Thursday, July 26, 2012

5 Ways Fanfic Can Make You a Better Writer

I posted earlier this week about what I think of fanfic. I promised then that I would talk about the edge fanfic writers have over their literary peers. So, here's my list of 5 ways fanfic can help you be a better author. Please bear in mind, I'm not saying that fanfic writers aren't "real" writers, only that it can lend an edge to those seeking traditional publishing routes.

1. You learn to take criticism. Within the fanfic community, there's a system of receiving and giving feedback. Most are paired up with a beta reader, or they have a whole slew of them. The betas will help make it a better story. Additionally, when you post a fanfic online, people will post their responses. This is good preparation for changing a story in response to editorial comments.

However, the fanfic community also tends to foster more of a positive attitude than the reading public in general. Those coming from a fanfic background may react more strongly to a negative review than one elsewhere, because they've become accustomed to comments directed at them. Some have surmised that the recent backlashes against reviewers has come about from those "graduating" from fanfic. I don't think that's a fair assessment, but I do think that fanfic writers need to remember that not everyone will be as nice as the people leaving comments on your fics.

2. You learn to give constructive criticism. As I mentioned above, fanfic writers are frequently paired with beta readers. That means that they, too, must serve as a beta reader, and give useful feedback without upsetting the person they're critiquing. This is a good skill to have, and often works to make the people offering critique better at spotting problems in their own works.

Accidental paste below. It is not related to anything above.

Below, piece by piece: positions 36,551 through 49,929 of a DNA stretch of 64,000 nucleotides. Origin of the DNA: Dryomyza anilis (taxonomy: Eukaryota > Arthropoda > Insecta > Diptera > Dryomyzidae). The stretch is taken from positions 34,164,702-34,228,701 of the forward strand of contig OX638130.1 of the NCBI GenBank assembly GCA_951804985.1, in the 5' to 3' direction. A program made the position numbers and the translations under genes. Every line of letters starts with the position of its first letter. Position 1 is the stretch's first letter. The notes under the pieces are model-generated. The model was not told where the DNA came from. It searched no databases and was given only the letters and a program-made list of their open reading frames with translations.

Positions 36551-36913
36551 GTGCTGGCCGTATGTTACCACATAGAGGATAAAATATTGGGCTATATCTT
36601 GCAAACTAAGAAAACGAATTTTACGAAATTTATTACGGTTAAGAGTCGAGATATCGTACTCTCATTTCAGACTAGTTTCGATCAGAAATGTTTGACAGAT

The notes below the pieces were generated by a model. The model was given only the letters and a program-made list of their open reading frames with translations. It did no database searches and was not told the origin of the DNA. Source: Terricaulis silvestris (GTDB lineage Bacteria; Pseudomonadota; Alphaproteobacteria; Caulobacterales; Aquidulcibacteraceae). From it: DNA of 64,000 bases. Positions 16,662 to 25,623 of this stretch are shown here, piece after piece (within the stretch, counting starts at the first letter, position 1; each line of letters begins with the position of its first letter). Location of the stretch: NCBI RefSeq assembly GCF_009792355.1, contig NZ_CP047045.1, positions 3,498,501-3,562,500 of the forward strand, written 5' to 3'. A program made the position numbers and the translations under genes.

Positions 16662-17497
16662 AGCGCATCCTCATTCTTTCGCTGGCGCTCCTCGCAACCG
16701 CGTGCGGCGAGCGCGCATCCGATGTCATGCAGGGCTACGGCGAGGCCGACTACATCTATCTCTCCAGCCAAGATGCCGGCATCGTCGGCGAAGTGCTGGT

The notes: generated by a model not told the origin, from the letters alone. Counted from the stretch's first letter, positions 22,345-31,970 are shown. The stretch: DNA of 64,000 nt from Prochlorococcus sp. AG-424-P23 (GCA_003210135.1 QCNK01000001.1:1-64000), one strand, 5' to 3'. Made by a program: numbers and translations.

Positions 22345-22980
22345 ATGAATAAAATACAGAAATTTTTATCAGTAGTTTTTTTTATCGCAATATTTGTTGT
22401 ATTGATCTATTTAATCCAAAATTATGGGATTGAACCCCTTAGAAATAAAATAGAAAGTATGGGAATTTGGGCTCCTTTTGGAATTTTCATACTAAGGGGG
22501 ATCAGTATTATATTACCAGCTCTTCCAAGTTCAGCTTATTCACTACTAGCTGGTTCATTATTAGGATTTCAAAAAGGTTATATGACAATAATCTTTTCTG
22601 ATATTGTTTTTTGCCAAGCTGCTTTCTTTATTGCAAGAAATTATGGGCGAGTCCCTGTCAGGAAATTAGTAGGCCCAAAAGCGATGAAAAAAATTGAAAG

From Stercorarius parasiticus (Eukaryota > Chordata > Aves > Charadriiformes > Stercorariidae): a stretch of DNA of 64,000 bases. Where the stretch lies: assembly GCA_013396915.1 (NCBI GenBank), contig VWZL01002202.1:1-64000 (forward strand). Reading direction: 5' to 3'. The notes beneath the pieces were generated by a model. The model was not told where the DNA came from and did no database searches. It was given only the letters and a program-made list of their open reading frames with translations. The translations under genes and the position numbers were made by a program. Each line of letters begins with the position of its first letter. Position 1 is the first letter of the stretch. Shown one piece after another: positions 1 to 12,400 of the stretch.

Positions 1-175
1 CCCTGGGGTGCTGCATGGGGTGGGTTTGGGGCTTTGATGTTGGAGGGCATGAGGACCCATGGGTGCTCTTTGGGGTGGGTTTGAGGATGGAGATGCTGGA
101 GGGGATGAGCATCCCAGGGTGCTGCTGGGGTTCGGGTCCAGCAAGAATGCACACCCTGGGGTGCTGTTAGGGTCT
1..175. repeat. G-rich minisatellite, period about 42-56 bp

3. You can experiment. Fanfic writers are working in someone else's world, with someone else's characters. That leaves them free to break any and every other rule, and to see how it works. It might not make for a readable fic, but it does make for a fun diversion for the writer. It also lets them think outside established literary techniques to find something else that works.

4. You get immediate feedback. If a fanfic writer is normally getting a dozen or so comments per installment, and suddenly that writer gets 100, that indicates she's doing something right. If she normally gets hundreds of comments but the response to her latest is only a dozen or so unenthusiastic remarks, clearly there was some misstep. It might not always be logical or obvious, but, if a pattern emerges, that writer can quickly figure out what her weaknesses might be, and work on them.

5. It's fun. Writers will tell you how writing is hard work, it's a slog, and it's not always fun and games. But, if they didn't enjoy some part of it, they wouldn't do it. There are plenty of terrible, joyless, difficult jobs that pay more. Writers write because it's fun. If you're having fun while you're learning the ropes, then you're well ahead of your degree-earning peers, who are slogging their way through classes meant to teach them how hard writing is.

If you're a fanfic writer, you may not benefit from any of these. You may not want to. But, if you are interested in traditional publication on an original work, all of your writing practice may serve you well, for the above reasons.

I would advise against submitting your fanfic for publication, though, for various reasons. Most of the spinoff series you see on the shelves were specifically commissioned by the publisher by authors who were already established as publishable, by their own original works. And don't approach the authors themselves; they'll refuse to look at your fanfic for legal reasons.

Instead, you're best off sharing your fanfic with the fanfic community, and working on your original fiction on the side as you hone your skills. Nothing says you can't borrow elements after you file the serial numbers off, but there is a difference between an element here and there and a recognizable story and characters.

There is one notable exception, and I won't invoke its name. I'm sure you all know what I'm talking about.

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